When Mayor Bloomberg raided Zuccotti Park on November 15 he used a long popular tactic, removing all media and press from documenting the eviction and its associated arrests. Media helicopters were forced out of the air, police stopped those with official press passes from entering the area and independent journalists were arrested.
Still, there were many people able to film and clips began popping up on youtube within minutes. Even more valuable, livestreaming began to take off. Now it didn’t matter if the police confiscated a camera and erased the pictures. Livestreaming documented every second to the world as it occurred.
But don’t think that this means the police won’t do everything they can to black out coverage of their activities. In Houston on Monday the police used a new method of restricting press freedom. When a group protesting at the Port of Houston laid on the ground, ready and willing to be peacefully arrested in an act of civil disobedience, the Houston police brought in a large forensic tent to cover the protestors, block all cameras and all witness of the arrests.
This tent is normally used when the police have discovered a dead body and wish to ensure the privacy of the deceased. The purpose here is not so noble. It is to ensure there are no witnesses to the police activities. After spending hours in jail, the felony charges were dropped. This is no surprise. In many arrests all over the country people are rounded up and thrown into jail only to be released the next day. Those arrests are meant to intimidate and make others wary of protest.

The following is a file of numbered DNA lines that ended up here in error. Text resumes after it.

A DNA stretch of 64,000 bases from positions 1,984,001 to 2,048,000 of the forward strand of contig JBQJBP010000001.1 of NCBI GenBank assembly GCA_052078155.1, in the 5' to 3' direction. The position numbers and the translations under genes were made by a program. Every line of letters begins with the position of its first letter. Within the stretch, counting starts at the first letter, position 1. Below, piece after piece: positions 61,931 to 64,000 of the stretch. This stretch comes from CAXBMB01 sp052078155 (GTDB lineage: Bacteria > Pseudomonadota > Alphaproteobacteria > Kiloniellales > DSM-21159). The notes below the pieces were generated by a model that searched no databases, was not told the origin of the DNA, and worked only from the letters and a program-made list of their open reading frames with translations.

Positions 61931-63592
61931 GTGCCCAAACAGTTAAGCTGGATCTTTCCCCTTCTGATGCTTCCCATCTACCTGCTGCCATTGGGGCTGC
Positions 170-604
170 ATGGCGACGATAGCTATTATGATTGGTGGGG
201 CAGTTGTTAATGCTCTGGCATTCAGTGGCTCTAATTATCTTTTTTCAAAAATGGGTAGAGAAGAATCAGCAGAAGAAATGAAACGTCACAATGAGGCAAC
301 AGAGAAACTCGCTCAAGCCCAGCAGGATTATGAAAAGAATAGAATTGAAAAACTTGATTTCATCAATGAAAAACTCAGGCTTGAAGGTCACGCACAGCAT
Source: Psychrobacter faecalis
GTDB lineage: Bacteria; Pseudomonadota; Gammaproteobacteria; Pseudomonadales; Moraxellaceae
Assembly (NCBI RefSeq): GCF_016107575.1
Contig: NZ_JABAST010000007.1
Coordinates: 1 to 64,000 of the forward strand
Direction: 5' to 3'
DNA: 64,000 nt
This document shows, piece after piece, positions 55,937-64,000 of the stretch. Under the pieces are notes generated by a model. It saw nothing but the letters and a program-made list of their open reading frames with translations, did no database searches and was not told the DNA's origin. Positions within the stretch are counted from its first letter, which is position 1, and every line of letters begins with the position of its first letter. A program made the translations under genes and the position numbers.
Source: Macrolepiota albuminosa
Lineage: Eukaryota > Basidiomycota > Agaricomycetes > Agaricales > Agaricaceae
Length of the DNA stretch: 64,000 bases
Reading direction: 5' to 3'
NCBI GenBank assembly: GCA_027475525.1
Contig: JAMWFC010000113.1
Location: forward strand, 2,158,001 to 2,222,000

On the same day, in NYC, the the police specifically targeted the press. OWS held a flashmob at Brookfield Properties’ Winter Garden. There were 17 people arrested and according to Kevin Kozstola at FLD, “Those seventeen people each have something in common: they all are somehow involved with media.” The arrests included OWS livestreamers Justin Wedes and Lorenzo as well as FAIR journalist John Knefel. In fact, every one of the 17 were doing media at the event.
In New York the location was too large for a tent to cover, so they arrested those filming and documenting the event. What is next? The militarized arm of the 1% has realized they don’t want the public to see their actions, whether it is pepper spray, batons, harassment, threats or worse. What will they do next to ensure there is no documentation of their actions?
Maybe we can see a clue in this report on how the Israeli military cracked down on press while they prevented humanitarian aid and construction materials from reaching the Gaza Strip in a raid that resulted in the death of 9 humanitarian activists.
In May 2010, when the “Free Gaza” flotilla approached Israel’s territorial waters, the military announced that it would jam all electronic transmissions in the waters surrounding the ships so as to prevent reports from reaching international networks, for the sake of preserving the country’s image. During the takeover of the ships, the infringement on freedom of the press continued. According to the Assistant to the UN Secretary-General on Political Affairs, the Israeli military confiscated all the material recorded and filmed by the journalists who were on board. Several months later, when another ship was approaching the Gaza Strip, the military confiscated the equipment that Eli Oshrov – the only Israeli journalist aboard the Irene ship – used to document the events, including his camera, microphone, and cellular phone.